Lung Cancer


If the diagnosis is lung cancer, the doctor will want to learn the stage (or extent) of the lung cancer. Staging for lung cancer is done to find out whether the cancer has spread and, if so, to what parts of the body. Lung cancer often spreads to the brain or bones. Knowing the stage of the lung cancer helps the doctor plan treatment. Some tests used to determine whether the cancer has spread include:

  • CAT (or CT) scan (computed tomography). A computer linked to an x-ray machine creates a series of detailed pictures of areas inside the body.
  • MRI (magnetic resonance imaging). A powerful magnet linked to a computer makes detailed pictures of areas inside the body.
  • Radionuclide Scanning. Scanning can show whether cancer has spread to other organs, such as the liver. The patient swallows or receives an injection of a mildly radioactive substance. A machine (scanner) measures and records the level of radioactivity in certain organs to reveal abnormal areas.
  • Bone Scan. A bone scan, one type of radionuclide scanning, can show whether cancer has spread to the bones. A small amount of radioactive substance is injected into a vein. It travels through the bloodstream and collects in areas of abnormal bone growth. An instrument called a scanner measures the radioactivity levels in these areas and records them on x-ray film.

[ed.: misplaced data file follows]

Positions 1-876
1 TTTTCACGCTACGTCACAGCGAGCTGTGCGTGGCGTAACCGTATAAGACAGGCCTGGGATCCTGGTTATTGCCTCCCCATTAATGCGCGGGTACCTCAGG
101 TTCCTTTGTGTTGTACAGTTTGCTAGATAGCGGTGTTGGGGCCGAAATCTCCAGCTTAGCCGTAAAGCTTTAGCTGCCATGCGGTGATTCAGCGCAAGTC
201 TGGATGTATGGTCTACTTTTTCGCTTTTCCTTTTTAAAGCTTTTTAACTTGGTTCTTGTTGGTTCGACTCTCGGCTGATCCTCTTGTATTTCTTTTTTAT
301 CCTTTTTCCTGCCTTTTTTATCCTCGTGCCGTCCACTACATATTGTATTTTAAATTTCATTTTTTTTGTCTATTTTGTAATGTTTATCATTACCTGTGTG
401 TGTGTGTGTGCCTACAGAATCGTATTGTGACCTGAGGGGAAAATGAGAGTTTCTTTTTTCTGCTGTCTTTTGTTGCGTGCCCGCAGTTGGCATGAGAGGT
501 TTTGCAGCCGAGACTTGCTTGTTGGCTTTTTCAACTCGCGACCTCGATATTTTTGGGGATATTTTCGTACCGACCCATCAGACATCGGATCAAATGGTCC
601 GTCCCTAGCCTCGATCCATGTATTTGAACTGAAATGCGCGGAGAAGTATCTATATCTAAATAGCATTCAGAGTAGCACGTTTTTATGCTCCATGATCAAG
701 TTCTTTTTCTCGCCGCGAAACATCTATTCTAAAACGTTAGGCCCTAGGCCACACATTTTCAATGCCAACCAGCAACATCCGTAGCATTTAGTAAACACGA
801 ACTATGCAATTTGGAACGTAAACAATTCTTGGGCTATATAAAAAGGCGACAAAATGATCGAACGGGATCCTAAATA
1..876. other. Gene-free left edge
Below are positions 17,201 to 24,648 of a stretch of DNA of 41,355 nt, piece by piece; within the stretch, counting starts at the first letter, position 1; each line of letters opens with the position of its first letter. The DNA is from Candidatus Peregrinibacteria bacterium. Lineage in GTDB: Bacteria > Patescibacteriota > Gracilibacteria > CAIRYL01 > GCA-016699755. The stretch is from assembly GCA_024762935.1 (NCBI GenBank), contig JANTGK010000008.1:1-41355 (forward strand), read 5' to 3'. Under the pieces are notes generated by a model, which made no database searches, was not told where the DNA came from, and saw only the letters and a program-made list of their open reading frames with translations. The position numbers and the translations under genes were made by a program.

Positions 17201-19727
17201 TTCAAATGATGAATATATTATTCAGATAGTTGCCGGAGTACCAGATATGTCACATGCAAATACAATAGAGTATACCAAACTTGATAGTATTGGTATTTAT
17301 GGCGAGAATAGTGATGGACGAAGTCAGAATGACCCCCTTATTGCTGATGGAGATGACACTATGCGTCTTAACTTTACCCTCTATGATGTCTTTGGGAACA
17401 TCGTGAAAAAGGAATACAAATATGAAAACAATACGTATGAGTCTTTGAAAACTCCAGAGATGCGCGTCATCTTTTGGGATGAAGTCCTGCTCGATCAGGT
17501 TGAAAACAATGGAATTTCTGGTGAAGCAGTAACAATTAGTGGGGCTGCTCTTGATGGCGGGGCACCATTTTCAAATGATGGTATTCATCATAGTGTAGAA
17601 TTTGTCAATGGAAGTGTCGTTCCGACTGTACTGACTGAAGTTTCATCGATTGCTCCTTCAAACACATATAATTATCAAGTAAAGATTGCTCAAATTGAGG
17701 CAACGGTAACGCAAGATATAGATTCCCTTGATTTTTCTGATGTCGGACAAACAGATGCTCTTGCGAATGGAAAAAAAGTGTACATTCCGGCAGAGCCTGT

• Mediastinoscopy/Mediastinotomy. A mediastinoscopy is used in the staging process to help show whether the cancer has spread to the lymph nodes in the chest. Using a lighted viewing instrument, called a scope, the doctor examines the center of the chest (mediastinum) and nearby lymph nodes. In mediastinoscopy, the scope is inserted through a small incision in the neck; in mediastinotomy, the incision is made in the chest. In either procedure, the scope is also used to remove a tissue sample. The patient receives a general anesthetic.

To learn more anout the stages of lung cancer and the treatments used, please take the time to explore this site and visit our message board.

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